Jabar Yawar runs his pointer along a map of Iraq, indicating the territory now controlled by the militant group Islamic State of Iraq and Syria (ISIS).
“We are sharing a thousand-kilometer border with the terrorists,” said Yawar, General Secretary of the Ministry of Peshmerga, the Kurdish armed forces alarmed by the ISIS gains. “Right now the Peshmerga just want to defend and strengthen this line and stop the terrorists from entering Kurdistan.”
As ISIS militants advanced, Iraqi soldiers abandoned their posts, and the Peshmerga quickly moved in, filling the security vacuum and laying easy claim to contested lands. So far ISIS has made no threats on the Kurdish territory, but it’s not clear if that’s a recognition of the Kurdish claim, or an unwillingness to open new front in their offensive, particularly against the capable Peshmerga fighters. The Peshmerga battled Baghdad and Ankara for national recognition and territory for decades. Many in the West recognize the Peshmerga from images of their female recruits with military fatigues, long braids and Kalashnikovs training in the mountainous region between Iraq and Turkey.
Years of combat against large, if not well-trained armies, and ingrained nationalism fueled by decades of oppression, left the Kurds with a strong fighting force.
“There is great national soul inside our fighters,” Yawar said, adding that retired soldiers have been asking to reenlist to fight against ISIS.
Today, there are many young recruits lingering outside Yawar’s office at the Peshmerga ministry building. Most have never seen combat, as the Kurdish fighters haven’t been in a proper war since they fought the Iraqi army more than a decade ago.
Still the 200,000-strong force might be the best chance to fight ISIS, as the U.S.-built Iraqi army remains ineffective.
Even with internal political dissent, the Peshmerga are a source of national pride among the Kurdish population. In a shop in Erbil, a group of men watch their forces maneuver in the desert against ISIS on a Kurdish TV channel. The soldiers in camouflage fly their sun-crested Kurdish flag against a patriotic soundtrack.
“I’m Peshmerga,” said Wali Mustafa, smiling. Like many here, he fought with the Peshmerga when they were a less formal force. “The Iraqi government needs the Kurds now,” he said. “We don’t have to prove anything, but this is definitely an opportunity.”
But officials in the Kurdish administrative center of Erbil say they won’t be quick to join Prime Minister Nouri al-Maliki’s fight. Erbil warned Baghdad about the impending assault on Mosul and the northern province, according to sources in the Kurdish government, but there was no action from the capital. Once ISIS entered the city, there was a call from Baghdad requesting Peshmerga assistance, but at that point it was declined. So far, there has been no official request for Kurdish forces to cross their newly-held border.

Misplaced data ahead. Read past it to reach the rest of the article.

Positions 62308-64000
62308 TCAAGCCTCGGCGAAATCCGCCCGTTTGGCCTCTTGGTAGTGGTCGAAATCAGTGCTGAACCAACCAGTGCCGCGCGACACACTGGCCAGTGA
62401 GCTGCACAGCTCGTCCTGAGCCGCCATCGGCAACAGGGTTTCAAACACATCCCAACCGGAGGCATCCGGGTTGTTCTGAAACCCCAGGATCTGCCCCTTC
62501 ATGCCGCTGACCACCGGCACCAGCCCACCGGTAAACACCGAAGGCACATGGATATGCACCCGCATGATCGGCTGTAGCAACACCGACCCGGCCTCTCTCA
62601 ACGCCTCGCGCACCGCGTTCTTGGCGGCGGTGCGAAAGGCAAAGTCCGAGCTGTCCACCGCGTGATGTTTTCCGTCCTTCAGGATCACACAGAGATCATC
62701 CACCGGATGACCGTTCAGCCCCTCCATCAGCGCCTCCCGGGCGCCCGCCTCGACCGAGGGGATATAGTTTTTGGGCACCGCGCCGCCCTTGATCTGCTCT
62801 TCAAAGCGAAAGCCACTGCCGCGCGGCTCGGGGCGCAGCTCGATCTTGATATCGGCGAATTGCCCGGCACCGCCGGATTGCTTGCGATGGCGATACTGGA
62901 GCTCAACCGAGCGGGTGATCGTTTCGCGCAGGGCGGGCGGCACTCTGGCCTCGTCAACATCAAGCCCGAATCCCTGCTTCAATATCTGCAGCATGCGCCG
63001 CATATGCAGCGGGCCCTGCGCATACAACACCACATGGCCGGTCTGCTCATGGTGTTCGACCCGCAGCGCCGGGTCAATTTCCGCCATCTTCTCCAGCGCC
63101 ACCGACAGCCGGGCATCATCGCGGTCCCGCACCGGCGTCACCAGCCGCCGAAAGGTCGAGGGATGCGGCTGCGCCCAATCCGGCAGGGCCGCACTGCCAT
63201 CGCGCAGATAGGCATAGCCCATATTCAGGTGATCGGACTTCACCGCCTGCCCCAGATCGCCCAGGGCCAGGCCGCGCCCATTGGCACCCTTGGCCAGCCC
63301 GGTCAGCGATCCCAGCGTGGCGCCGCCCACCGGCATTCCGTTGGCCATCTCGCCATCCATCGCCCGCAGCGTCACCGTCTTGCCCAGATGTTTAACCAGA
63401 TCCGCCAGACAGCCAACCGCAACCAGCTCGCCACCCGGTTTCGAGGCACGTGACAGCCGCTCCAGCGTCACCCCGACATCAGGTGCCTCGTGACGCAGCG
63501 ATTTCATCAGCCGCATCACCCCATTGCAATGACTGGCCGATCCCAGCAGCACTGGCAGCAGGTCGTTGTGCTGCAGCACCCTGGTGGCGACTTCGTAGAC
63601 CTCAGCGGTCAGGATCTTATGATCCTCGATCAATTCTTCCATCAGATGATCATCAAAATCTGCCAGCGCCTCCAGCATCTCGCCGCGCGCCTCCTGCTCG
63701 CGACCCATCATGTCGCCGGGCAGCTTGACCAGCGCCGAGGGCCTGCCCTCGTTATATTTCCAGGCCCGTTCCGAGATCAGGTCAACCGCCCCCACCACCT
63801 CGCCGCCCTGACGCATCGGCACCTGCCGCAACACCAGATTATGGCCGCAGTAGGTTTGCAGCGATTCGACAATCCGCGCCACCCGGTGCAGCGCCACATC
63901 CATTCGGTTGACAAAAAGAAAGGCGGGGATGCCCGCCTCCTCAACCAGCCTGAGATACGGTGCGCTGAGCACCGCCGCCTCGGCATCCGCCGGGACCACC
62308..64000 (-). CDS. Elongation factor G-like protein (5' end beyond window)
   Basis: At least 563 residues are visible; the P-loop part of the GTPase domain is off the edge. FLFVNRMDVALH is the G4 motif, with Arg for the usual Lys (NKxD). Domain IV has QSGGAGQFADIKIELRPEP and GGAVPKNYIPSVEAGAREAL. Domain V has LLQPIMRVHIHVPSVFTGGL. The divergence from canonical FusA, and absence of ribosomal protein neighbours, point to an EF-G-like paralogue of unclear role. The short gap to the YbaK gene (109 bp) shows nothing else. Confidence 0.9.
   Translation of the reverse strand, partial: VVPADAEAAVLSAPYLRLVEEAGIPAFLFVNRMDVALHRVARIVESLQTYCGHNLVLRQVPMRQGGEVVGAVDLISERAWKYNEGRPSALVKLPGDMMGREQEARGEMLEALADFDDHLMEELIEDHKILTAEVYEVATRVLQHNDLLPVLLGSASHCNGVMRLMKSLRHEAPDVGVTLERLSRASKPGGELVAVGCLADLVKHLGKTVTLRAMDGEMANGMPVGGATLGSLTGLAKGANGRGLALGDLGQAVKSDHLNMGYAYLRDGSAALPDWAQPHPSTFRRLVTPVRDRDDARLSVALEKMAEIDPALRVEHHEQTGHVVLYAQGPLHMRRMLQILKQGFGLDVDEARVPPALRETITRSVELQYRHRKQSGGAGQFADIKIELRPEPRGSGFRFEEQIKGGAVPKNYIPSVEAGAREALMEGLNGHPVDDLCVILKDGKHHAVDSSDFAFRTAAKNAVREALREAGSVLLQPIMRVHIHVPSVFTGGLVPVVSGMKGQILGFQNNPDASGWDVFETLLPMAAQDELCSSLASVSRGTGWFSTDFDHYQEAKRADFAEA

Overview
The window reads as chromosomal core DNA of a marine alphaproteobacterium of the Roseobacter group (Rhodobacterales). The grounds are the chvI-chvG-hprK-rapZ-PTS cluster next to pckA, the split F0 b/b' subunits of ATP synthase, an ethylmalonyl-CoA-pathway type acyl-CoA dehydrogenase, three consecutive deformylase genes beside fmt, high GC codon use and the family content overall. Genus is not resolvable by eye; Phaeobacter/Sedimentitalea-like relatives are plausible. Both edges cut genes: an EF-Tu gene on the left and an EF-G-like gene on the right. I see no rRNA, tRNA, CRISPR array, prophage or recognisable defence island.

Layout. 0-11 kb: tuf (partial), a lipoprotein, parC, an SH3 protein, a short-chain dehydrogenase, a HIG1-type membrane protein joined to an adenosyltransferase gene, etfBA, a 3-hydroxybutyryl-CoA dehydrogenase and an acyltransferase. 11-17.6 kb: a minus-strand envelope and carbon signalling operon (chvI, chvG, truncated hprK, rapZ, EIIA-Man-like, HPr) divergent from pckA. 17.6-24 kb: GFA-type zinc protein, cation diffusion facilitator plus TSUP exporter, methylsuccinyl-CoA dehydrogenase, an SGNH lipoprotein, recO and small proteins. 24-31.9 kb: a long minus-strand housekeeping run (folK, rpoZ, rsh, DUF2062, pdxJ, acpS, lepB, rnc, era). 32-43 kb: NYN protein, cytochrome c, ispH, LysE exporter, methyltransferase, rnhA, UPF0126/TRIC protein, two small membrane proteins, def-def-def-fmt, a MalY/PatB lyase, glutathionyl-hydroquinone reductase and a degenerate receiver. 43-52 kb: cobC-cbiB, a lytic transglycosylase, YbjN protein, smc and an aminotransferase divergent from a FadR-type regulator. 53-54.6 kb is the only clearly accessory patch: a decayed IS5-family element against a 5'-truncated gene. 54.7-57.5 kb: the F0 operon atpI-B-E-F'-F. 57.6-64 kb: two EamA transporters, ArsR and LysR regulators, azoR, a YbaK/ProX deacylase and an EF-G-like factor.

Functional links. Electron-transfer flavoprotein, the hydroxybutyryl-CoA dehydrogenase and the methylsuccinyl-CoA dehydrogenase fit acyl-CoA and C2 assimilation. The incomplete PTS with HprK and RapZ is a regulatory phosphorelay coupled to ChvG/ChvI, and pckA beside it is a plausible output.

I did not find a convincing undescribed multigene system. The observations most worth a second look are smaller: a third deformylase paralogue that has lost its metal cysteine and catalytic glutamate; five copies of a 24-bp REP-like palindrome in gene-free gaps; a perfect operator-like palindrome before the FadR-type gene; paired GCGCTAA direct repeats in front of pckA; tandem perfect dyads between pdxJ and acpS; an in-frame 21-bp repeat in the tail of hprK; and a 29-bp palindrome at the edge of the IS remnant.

“We are not a force that takes requests,” said Minister Falah Mustafa Bakir. He is the Head of the Department of Foreign Relations for the Kurdistan Regional Government (KRG)—essentially a complicated title for a man who heads-up foreign affairs for an entity which is not a formal state, but looks and acts like one. “How could al-Maliki ask for this when he has not respected the Peshmerga forces. … They were supposed to be paid, trained and equipped by the federal [Iraqi] government as part of the national defense system, but they have been ignored.”
For the last six months, Baghdad held the purse strings of the KRG, failing to transfer the 17 percent of the Iraqi budget Erbil is mandated under the constitution. Further, Baghdad objected to independent Kurdish oil sales.
“Before June 10 there was already an atmosphere of mistrust between Erbil and Baghdad,” said Hoshang Waziri, an Iraqi political analyst. “You can’t reduce it to one issue, but a big part was the Kurdish acting like there was no central Iraqi government, but still saying ‘give us our 17 percent’.”
Wazir said both sides have resorted to finger pointing in the current crisis, with the Kurds blaming Baghdad and Baghdad claiming the Kurds are using the instability to their advantage.
But Kurdish affection for Washington is strong—even on Kurdish military compounds, young fighters wear “US Army” shirts bought in a local market. Still, while the U.S. has been a longtime ally, Kurdish leadership has been burned before, supporting American objectives and getting little in return. In 2003, the Peshmerga fought alongside American forces, running Saddam Hussein’s army out of the north and taking important cities including their aspirational capital, Kirkuk. But the Kurds left Kirkuk shortly after, at the Americans’ request.
Bakir says he feels Washington sides with Baghdad over Erbil.
“We did everything to support the political process in Iraq that was initiated by the Americans, but unfortunately in return we were not rewarded,” Bakir said.
Beyond security and American let-downs, Bakir said his people are not willing to support tyrannical rule from Baghdad. He said American airstrikes alone will not solve Iraq’s crisis. “The point is we don’t have democrats in the country,” he said, “we don’t have democracy yet in Baghdad.”
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